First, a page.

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Old 05-15-2015, 09:31 PM   #1
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Registered: May 2014
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difference in outputs when using TLS1

Hello All,

I am rookie when it comes to security protocols and I am learning this as part of my job responsibilities.

Recently our Application started implementing TLSv1.2 and here are some questions that I have from my observations.

1st the term ciphers, keys, certs are all very confusing to however I started to get some understanding of these as I am reading a lot of stuff.
Now, my application is running on "X" server and only accepts TLS1.X connections since the i use java 7 where ssl2Hello is disabled

now from Server "A" when I run cmd: openssl s_client -tls1 -host xxx -port yyyy
I get back a response in which I see a line
New, TLSv1/SSLv3, Cipher is ECDHE-RSA-AES128-SHA
the openssl version on server A is: 1.0

when I run the same command from another server "B" I get a response in which the line says:
New, TLSv1/SSLv3, Cipher is EDH-RSA-DES-CBC3-SHA
the openssl version on server B is: 0.9

My understanding of cipher was something that is enforced by the application server "X" and not by the client that is making the call. Is that a wrong understanding ?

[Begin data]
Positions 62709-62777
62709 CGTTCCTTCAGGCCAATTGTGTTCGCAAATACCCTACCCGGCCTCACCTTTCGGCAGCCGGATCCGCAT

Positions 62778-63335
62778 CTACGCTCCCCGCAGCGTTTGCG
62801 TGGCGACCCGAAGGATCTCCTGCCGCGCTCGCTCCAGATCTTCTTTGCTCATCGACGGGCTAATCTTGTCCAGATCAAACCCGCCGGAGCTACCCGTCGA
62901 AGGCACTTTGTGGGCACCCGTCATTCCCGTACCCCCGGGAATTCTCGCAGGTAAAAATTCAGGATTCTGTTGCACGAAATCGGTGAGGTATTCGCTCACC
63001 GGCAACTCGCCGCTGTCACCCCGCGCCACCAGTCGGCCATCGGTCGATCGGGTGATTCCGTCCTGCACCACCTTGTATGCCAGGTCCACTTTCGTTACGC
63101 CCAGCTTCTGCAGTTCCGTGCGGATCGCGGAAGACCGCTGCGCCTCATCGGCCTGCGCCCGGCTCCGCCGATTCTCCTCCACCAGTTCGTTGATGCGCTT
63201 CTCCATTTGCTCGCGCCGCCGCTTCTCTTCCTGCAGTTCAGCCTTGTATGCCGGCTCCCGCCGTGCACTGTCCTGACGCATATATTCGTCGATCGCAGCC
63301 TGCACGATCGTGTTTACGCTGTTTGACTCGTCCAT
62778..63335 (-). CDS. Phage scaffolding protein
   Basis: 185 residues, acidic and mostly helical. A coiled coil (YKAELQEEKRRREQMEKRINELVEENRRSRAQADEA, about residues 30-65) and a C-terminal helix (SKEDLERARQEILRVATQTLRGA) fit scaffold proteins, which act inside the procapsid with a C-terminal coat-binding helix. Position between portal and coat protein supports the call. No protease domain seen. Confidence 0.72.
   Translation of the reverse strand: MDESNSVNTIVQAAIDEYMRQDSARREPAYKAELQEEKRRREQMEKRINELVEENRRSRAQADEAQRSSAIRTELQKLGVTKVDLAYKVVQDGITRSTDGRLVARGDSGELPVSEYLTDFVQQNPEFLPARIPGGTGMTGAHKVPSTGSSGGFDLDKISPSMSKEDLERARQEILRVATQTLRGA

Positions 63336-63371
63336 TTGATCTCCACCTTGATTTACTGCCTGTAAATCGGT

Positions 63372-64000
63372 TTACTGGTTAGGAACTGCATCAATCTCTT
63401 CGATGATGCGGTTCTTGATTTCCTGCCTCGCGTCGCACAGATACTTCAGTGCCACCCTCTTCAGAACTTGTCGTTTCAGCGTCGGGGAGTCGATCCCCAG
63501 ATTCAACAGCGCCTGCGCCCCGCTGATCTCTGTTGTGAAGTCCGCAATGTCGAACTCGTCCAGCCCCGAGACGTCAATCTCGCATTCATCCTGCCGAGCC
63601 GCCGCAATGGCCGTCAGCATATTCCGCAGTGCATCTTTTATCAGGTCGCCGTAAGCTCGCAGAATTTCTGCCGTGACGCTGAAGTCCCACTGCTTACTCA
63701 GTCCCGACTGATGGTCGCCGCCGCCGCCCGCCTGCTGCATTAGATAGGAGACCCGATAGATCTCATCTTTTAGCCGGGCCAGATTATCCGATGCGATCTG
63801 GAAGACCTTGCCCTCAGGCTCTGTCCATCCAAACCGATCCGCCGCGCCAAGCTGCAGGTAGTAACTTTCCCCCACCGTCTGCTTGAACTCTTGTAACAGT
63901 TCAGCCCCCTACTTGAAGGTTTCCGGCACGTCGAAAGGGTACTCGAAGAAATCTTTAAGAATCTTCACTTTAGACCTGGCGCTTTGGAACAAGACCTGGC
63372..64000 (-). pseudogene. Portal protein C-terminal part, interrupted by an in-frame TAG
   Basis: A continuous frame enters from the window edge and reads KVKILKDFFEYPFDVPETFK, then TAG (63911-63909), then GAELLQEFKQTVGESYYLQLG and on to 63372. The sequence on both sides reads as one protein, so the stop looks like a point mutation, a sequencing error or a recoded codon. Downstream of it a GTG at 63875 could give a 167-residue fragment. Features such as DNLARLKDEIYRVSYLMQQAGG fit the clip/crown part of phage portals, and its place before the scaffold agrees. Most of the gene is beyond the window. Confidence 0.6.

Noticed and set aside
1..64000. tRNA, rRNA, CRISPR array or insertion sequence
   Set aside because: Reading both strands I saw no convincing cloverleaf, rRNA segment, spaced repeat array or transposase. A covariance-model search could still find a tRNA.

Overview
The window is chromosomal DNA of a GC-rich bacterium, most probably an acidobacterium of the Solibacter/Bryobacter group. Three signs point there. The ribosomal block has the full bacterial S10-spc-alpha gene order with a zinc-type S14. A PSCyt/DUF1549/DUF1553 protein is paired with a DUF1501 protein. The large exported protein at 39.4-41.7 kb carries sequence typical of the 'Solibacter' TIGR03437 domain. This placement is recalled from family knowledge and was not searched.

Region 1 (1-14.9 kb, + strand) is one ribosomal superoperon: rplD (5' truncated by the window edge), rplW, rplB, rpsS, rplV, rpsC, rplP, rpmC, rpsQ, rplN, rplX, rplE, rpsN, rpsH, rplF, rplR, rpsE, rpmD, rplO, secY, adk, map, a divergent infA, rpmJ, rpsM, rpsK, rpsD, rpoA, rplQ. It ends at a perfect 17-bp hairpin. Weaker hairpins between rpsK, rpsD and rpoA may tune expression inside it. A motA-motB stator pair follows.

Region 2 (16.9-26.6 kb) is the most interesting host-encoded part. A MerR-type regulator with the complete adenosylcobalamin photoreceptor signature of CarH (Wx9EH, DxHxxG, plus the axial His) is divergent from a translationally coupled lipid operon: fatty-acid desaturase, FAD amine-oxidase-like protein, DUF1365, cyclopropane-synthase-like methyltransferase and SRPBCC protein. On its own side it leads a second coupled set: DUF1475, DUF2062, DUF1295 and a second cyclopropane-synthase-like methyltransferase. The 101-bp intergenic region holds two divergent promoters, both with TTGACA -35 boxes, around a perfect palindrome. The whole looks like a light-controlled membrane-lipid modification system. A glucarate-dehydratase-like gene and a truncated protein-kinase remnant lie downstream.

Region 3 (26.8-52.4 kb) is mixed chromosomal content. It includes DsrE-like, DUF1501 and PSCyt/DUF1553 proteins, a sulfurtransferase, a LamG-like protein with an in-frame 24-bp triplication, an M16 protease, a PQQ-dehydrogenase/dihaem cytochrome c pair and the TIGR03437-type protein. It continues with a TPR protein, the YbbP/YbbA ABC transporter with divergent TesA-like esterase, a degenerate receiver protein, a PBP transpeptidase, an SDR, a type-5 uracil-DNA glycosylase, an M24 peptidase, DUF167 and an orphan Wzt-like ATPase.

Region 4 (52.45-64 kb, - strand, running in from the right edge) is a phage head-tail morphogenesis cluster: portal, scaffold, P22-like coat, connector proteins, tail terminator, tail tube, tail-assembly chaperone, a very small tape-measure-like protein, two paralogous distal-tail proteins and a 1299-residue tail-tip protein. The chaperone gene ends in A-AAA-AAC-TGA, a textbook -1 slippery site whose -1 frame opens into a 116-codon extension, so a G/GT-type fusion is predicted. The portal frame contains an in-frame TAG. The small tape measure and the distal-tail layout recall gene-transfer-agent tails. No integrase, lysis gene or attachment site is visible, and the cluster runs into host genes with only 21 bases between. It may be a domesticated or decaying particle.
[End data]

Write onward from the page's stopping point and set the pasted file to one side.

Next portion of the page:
And how can I find out what type of cipher is being enforced by the server "X" when someone makes a call to it.

Anyone who can help me understand why the difference how this entire stuff operates.
Help much appreciated.
Old 05-15-2015, 11:56 PM   #2
Registered: May 2007
Location: Newport, Maine, USA
Distribution: Debian 8.7
Posts: 72

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Read this document for a discussion of AES and DES encryption and why AES is superior.

Normally servers and clients negotiate the encryption protocol to use by sending a list of understood protocols to the other system. The server and client will use the highest protocol that they both understand. If one understands AES and DES but the other only understands DES then they will settle on DES encryption. The only way to force AES encryption is to change "server A" to reject DES or lower encryption standards. This will work, but then "server B" will not be able to establish a secure communication channel with "server A" until the encryption software on "server B" is updated.

I don't know how to disable encryption protocols below AES, perhaps someone else could help there. If "server B" is upgraded to use AES encryption but "server A" remains unchanged, then another server could possibly connect to "server A" with DES encryption. If DES is not secure enough for your communications between "A" and "B" then I would assume that it would be undesirable for any other machine to communicate to "A" at a protocol below AES.

If you get nothing else from my post, you have a good link to a document that explains AES and DES encryption and why DES is not a good choice for sensitive information.
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openssl, ssl, tls

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